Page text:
Macross TV Vol. #7 (of 9) (Mania.com)
Review Date: Sunday, January 06, 2002
Release Date: Thursday, December 20, 2001
What They Say
It's good. It's all good here.
Originally recorded back in the early 80's, anyone expecting much from this mono soundtrack is going to be disappointed. The Japanese language soundtrack is pretty good overall. There's no noticeable hiss on our system even with it cranked up. Everything feels pretty center channel based and the sound does a good job of filling up the forward soundstage. Dialogue is clear and undistorted though some segments, such as the next episode preview, are curiously louder than the main program itself.
In some respects, this is a really hard to grade section. Having seen the evolution of the transfer over the past couple of years at conventions and image images posted to their company site, the overall look and feel of the show practically surpasses its origins. When it was released, it was truly a state of the art piece of animation. Those who've seen Otaku no Video will remember how the fans there (who were essentially animated versions of the people who founded Gainax) were going through the shows animation frame by frame with awe and reverence at the skill used to create it and to make it seem so real. It falls short of today's animation expectations of course, but the job done here to make it come alive again is amazing. The only thing I can really see people having an issue with is the grain throughout it, but I have to say, on our HDTV with a progressive scan player, I've fallen in love again with the look of this show. With all the restoration and color correction efforts that have gone into it, this is a superb looking transfer of a classic.
It's been interesting to see the reactions to the cover art used for the series. Since there have been so many releases of the Robotech version of the years from different companies and on different formats, the artwork that had been used really became old and tired. The completely black covers with neon-like sketches of the characters gives the show to me something of a real collectors style image, something that's unique in that it's not trying to sell itself to the market in general, but just standing there for the person who knows what they're getting into. The cover contains an orange lined image of Misa Hayase in her overcoat and civilian clothes.. The back cover provides a few animation shots and summaries for the four episodes. Production credits are pretty minimal overall though. Also included is a set of liner notes that provide even more song lyrics. Considering that we usually only hear My Boyfriend is Pilot, it's surprising how many song lyrics there are.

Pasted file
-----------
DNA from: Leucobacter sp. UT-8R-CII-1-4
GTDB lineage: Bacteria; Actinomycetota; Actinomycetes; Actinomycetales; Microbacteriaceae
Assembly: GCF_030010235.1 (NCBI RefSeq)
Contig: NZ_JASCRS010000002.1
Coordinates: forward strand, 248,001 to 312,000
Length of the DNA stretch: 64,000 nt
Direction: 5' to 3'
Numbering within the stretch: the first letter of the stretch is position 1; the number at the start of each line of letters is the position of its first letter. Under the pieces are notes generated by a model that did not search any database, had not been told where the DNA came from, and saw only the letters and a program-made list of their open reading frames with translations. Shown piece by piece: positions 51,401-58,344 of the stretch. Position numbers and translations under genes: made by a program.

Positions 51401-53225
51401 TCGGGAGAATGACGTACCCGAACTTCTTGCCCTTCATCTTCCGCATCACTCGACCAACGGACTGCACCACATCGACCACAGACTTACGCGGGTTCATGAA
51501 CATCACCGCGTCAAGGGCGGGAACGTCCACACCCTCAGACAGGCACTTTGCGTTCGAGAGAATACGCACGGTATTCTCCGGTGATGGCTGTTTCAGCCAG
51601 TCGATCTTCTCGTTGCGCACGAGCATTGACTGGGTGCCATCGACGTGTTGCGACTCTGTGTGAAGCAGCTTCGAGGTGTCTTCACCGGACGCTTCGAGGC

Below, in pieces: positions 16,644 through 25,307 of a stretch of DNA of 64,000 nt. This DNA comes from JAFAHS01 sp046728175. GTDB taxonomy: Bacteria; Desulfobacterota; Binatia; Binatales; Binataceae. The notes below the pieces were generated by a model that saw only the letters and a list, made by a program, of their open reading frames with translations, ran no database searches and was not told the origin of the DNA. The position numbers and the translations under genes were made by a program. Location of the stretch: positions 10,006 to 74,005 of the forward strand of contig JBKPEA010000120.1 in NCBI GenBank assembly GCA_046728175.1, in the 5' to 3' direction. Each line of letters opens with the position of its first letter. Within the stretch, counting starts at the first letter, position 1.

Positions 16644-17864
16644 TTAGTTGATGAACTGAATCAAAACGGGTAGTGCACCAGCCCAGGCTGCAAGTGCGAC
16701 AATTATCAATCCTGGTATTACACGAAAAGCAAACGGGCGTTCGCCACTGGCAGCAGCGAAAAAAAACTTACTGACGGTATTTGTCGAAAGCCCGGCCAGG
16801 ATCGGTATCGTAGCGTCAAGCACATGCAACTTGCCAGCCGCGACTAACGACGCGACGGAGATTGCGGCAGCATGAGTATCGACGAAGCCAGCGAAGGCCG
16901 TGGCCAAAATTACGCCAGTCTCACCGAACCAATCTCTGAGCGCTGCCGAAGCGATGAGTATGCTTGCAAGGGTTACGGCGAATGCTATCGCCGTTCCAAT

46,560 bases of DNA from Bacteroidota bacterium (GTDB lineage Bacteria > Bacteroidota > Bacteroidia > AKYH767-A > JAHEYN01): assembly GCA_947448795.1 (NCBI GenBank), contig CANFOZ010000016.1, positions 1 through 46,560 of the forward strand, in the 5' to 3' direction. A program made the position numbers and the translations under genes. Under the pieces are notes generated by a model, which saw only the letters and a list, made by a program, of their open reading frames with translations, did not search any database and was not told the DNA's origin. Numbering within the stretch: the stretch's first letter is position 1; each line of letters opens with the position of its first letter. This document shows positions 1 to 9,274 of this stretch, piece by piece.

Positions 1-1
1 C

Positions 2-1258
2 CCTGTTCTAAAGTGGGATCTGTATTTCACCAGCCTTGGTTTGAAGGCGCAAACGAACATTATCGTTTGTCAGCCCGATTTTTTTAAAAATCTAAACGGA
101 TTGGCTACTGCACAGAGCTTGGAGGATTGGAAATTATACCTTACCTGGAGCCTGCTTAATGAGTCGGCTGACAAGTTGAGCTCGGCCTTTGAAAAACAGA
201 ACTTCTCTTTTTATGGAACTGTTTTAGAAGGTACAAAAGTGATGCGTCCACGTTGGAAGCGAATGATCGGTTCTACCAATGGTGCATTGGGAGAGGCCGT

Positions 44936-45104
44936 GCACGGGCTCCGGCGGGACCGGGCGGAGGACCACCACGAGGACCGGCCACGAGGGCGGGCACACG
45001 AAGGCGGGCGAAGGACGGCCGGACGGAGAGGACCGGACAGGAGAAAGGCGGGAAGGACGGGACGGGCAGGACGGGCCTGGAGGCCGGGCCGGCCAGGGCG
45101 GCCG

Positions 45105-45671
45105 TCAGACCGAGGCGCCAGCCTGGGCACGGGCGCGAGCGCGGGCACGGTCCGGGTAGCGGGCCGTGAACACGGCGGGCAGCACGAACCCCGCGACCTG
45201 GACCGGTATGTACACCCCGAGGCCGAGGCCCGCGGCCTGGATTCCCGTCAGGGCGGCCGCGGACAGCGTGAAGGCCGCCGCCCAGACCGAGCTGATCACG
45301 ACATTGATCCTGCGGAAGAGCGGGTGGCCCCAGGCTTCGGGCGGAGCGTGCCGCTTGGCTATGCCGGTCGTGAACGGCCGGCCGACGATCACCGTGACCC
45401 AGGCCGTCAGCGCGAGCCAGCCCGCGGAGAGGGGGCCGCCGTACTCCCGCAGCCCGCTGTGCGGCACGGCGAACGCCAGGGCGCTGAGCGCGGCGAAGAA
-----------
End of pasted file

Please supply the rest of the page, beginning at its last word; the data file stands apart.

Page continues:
Nicely laid out, the menus are done up as the interior to a Valkyrie cockpit. Episode numbers are listed along the right with the episode title showing in the main screen as you scroll down (with no discernable lag thankfully). The buttons along the bottom bring up a play-all feature, disc settings and translation video of the end credits for each disc.
Content: (please note that content portions of a review may contain spoilers)